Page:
Costs dictate strategic investment in dominance interactions

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DEHNEN, Tobit, Danai PAPAGEORGIOU, Brendah NYAGUTHII, Wismer CHERONO, Julia PENNDORF, Neeltje J. BOOGERT, Damien R. FARINE, 2022. Costs dictate strategic investment in dominance interactions. In: Philosophical Transactions of the Royal Society of London, Series B : Biological Sciences. Royal Society of London. 377(1845), 20200447. ISSN 0080-4622. eISSN 1471-2970. Available under: doi: 10.1098/rstb.2020.0447

@article{Dehnen2022-02-28Costs-56342, title={Costs dictate strategic investment in dominance interactions}, year={2022}, doi={10.1098/rstb.2020.0447}, number={1845}, volume={377}, issn={0080-4622}, journal={Philosophical Transactions of the Royal Society of London, Series B : Biological Sciences}, author={Dehnen, Tobit and Papageorgiou, Danai and Nyaguthii, Brendah and Cherono, Wismer and Penndorf, Julia and Boogert, Neeltje J. and Farine, Damien R.}, note={Article Number: 20200447} }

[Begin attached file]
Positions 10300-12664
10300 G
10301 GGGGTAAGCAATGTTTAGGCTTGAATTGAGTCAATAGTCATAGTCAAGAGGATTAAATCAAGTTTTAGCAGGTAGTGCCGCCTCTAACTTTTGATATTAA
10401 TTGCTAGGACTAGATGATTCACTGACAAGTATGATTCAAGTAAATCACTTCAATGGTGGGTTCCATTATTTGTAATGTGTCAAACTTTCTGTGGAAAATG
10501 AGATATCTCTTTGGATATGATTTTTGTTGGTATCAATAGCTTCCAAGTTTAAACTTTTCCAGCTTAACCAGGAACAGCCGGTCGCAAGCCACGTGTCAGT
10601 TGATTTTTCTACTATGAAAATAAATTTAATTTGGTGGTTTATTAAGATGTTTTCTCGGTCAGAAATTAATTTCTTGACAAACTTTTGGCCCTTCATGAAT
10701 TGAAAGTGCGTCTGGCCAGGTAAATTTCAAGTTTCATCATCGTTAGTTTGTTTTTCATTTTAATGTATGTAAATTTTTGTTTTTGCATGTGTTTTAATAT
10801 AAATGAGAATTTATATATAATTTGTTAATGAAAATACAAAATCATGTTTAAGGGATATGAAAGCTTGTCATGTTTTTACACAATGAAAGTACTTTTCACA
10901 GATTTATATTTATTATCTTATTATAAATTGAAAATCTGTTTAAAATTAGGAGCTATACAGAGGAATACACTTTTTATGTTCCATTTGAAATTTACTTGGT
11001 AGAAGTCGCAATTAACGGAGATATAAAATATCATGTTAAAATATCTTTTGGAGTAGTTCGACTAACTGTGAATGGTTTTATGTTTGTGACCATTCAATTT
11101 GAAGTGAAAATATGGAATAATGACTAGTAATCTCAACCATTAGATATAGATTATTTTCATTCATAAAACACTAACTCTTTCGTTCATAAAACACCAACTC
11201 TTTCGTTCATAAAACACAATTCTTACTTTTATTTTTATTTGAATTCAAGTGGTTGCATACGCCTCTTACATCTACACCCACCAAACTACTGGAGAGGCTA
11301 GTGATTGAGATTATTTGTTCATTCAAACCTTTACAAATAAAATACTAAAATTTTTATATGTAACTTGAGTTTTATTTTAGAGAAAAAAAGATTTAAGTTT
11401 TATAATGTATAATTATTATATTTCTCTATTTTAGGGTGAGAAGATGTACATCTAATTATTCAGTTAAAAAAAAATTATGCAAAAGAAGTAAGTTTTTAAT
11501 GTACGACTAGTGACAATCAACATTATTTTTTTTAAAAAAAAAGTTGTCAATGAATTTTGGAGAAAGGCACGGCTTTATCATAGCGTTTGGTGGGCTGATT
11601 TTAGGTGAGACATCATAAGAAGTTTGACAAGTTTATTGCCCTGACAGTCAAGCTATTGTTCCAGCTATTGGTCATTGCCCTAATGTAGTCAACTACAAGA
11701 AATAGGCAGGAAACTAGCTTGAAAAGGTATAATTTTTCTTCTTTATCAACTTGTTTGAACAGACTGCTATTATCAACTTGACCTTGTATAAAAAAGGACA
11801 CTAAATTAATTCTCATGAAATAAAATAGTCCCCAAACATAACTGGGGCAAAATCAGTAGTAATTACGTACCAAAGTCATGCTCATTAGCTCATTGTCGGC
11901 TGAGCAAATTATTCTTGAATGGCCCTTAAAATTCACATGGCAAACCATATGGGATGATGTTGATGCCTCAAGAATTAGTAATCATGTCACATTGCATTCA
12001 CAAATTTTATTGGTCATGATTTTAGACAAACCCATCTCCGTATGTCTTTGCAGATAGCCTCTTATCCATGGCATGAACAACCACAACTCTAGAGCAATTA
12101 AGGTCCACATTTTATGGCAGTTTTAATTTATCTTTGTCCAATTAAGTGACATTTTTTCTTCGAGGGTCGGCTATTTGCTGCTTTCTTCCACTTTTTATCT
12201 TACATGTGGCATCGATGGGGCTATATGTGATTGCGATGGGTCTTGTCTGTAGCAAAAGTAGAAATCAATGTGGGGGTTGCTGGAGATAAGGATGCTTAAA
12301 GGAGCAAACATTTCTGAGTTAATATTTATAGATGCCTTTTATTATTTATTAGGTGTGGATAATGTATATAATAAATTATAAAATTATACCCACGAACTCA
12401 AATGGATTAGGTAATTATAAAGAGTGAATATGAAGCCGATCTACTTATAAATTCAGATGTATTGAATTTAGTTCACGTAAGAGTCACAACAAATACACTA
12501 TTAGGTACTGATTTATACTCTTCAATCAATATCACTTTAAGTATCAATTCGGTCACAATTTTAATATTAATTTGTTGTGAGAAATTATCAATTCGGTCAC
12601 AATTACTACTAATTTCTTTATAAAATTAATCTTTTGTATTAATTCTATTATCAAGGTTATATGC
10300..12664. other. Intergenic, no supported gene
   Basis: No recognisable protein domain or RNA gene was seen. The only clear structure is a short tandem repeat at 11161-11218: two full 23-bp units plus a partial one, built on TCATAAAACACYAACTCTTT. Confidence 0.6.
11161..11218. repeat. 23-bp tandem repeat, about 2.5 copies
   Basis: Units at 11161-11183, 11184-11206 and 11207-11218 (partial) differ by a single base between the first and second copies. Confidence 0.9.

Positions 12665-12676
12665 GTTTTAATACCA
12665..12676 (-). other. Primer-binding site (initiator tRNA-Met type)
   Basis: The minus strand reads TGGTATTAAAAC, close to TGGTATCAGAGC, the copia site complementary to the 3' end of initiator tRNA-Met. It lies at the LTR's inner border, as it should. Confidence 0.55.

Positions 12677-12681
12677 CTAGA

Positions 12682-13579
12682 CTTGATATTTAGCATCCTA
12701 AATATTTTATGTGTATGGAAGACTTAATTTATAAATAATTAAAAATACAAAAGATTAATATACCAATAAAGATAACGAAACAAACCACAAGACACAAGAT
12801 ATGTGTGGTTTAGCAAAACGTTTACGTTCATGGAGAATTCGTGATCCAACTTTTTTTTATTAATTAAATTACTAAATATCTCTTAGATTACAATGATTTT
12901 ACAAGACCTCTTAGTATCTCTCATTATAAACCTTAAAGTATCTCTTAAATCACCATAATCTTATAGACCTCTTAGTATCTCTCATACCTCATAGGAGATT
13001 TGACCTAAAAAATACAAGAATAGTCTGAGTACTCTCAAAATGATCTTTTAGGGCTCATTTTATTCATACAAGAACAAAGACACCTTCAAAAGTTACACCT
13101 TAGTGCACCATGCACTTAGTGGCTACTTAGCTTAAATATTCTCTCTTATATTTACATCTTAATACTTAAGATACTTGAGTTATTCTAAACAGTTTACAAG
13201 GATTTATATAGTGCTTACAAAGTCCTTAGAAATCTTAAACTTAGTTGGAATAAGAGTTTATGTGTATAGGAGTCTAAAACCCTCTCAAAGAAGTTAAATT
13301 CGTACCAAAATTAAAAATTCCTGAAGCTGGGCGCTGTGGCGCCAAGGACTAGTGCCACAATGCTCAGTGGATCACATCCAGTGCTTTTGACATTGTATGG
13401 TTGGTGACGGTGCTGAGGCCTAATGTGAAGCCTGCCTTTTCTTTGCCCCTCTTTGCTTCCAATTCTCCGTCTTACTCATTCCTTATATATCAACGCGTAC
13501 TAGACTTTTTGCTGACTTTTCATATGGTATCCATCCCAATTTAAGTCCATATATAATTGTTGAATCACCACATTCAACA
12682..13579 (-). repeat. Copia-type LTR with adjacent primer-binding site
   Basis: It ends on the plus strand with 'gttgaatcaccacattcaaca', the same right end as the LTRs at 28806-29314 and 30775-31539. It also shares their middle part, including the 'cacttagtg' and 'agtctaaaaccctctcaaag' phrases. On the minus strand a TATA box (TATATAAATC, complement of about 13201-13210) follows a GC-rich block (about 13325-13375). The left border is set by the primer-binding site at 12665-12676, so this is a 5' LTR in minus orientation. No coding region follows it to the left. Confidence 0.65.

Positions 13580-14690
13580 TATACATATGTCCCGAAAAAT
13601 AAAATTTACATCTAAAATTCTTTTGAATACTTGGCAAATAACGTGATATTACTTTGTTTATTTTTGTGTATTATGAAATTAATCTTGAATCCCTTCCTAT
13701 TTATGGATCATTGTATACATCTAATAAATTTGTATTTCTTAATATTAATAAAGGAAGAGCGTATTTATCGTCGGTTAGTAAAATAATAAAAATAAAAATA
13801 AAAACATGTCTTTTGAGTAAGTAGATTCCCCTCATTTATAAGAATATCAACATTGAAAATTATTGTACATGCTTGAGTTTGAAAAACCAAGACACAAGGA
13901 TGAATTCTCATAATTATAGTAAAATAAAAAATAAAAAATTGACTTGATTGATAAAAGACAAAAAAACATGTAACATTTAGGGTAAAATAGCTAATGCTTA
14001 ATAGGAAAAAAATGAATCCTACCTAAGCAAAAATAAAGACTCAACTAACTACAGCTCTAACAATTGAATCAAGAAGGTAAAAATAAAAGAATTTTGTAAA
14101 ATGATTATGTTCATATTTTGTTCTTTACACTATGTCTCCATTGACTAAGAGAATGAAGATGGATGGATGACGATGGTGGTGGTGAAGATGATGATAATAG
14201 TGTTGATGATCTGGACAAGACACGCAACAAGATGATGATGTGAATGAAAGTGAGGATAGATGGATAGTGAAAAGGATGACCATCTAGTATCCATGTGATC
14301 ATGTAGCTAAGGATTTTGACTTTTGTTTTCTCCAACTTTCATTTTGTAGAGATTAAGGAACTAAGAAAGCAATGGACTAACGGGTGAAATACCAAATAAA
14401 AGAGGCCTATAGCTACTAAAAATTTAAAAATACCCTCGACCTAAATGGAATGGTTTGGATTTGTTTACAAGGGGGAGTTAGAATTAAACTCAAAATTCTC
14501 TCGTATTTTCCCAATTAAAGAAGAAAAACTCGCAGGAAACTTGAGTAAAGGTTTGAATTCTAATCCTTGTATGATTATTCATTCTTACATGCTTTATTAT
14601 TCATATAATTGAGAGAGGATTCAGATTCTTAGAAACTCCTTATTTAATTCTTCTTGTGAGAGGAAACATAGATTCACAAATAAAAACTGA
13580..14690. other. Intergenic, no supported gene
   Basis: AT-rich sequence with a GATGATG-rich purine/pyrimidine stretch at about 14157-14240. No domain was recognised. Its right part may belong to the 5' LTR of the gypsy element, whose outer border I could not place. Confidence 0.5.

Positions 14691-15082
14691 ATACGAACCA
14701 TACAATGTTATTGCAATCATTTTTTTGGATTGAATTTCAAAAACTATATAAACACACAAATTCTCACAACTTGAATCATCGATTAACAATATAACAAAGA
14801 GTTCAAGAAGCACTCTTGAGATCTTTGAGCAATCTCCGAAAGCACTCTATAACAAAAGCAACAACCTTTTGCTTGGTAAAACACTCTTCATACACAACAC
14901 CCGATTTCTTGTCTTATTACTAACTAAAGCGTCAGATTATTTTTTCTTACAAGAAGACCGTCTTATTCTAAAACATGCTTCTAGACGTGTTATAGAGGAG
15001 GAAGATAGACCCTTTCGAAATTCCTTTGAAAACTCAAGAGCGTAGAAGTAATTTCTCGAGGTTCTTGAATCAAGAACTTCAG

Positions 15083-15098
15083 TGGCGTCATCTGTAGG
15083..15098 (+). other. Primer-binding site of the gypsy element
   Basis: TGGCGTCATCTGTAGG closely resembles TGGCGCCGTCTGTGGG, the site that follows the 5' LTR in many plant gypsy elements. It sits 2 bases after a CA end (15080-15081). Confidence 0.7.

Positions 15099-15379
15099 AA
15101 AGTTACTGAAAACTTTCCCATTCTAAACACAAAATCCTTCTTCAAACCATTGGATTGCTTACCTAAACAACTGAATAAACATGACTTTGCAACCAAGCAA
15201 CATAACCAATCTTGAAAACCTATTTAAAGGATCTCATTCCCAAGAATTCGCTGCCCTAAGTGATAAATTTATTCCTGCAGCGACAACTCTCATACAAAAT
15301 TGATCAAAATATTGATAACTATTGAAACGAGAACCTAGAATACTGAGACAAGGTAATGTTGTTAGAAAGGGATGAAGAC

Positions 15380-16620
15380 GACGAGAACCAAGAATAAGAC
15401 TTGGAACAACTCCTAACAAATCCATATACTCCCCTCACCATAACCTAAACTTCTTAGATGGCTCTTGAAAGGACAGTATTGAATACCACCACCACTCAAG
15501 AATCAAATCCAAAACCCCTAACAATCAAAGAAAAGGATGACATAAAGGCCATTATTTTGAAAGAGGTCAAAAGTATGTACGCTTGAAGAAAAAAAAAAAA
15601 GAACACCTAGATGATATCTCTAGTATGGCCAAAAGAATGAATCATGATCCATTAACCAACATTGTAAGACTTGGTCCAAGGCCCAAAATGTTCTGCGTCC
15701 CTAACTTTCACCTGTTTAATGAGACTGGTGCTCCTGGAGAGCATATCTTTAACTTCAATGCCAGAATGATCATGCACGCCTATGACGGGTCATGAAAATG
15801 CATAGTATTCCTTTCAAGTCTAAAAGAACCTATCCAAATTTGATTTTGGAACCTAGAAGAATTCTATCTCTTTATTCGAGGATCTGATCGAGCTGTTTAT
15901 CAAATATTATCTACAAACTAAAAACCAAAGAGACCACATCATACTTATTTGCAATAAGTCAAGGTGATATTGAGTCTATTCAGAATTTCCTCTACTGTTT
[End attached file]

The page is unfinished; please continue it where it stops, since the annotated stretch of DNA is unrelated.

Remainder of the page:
<rdf:RDF xmlns:dcterms="" xmlns:dc="" xmlns:rdf="" xmlns:bibo="" xmlns:dspace="" xmlns:foaf="" xmlns:void="" xmlns:xsd="" > <rdf:Description rdf:about=""> <dc:creator>Farine, Damien R.</dc:creator> <dcterms:title>Costs dictate strategic investment in dominance interactions</dcterms:title> <dc:contributor>Cherono, Wismer</dc:contributor> <dc:contributor>Boogert, Neeltje J.</dc:contributor> <dcterms:abstract xml:lang="eng">Dominance is important for access to resources. As dominance interactions are costly, individuals should be strategic in whom they interact with. One hypothesis is that individuals should direct costly interactions towards those closest in rank, as they have most to gain-in terms of attaining or maintaining dominance-from winning such interactions. Here, we show that male vulturine guineafowl (Acryllium vulturinum), a gregarious species with steep dominance hierarchies, strategically express higher-cost aggressive interactions towards males occupying ranks immediately below themselves in their group's hierarchy. By contrast, lower-cost aggressive interactions are expressed towards group members further down the hierarchy. By directly evaluating differences in the strategic use of higher- and lower-cost aggressive interactions towards competitors, we show that individuals disproportionately use highest-cost interactions-such as chases-towards males found one to three ranks below themselves. Our results support the hypothesis that the costs associated with different interaction types can determine their expression in social groups with steep dominance hierarchies. This article is part of the theme issue 'The centennial of the pecking order: current state and future prospects for the study of dominance hierarchies'.</dcterms:abstract> <bibo:uri rdf:resource=""/> <dcterms:issued>2022-02-28</dcterms:issued> <dspace:isPartOfCollection rdf:resource=""/> <dc:language>eng</dc:language> <dc:creator>Dehnen, Tobit</dc:creator> <void:sparqlEndpoint rdf:resource="http://localhost/fuseki/dspace/sparql"/> <dspace:hasBitstream rdf:resource=""/> <dc:contributor>Penndorf, Julia</dc:contributor> <dc:contributor>Papageorgiou, Danai</dc:contributor> <dc:rights>terms-of-use</dc:rights> <foaf:homepage rdf:resource="http://localhost:8080/jspui"/> <dc:contributor>Nyaguthii, Brendah</dc:contributor> <dc:creator>Nyaguthii, Brendah</dc:creator> <dc:creator>Boogert, Neeltje J.</dc:creator> <dcterms:rights rdf:resource=""/> <dc:date rdf:datatype="">2022-01-25T14:56:58Z</dc:date> <dc:contributor>Farine, Damien R.</dc:contributor> <dc:contributor>Dehnen, Tobit</dc:contributor> <dc:creator>Cherono, Wismer</dc:creator> <dc:creator>Penndorf, Julia</dc:creator> <dc:creator>Papageorgiou, Danai</dc:creator> <dcterms:hasPart rdf:resource=""/> <dcterms:isPartOf rdf:resource=""/> <dcterms:available rdf:datatype="">2022-01-25T14:56:58Z</dcterms:available> </rdf:Description> </rdf:RDF>

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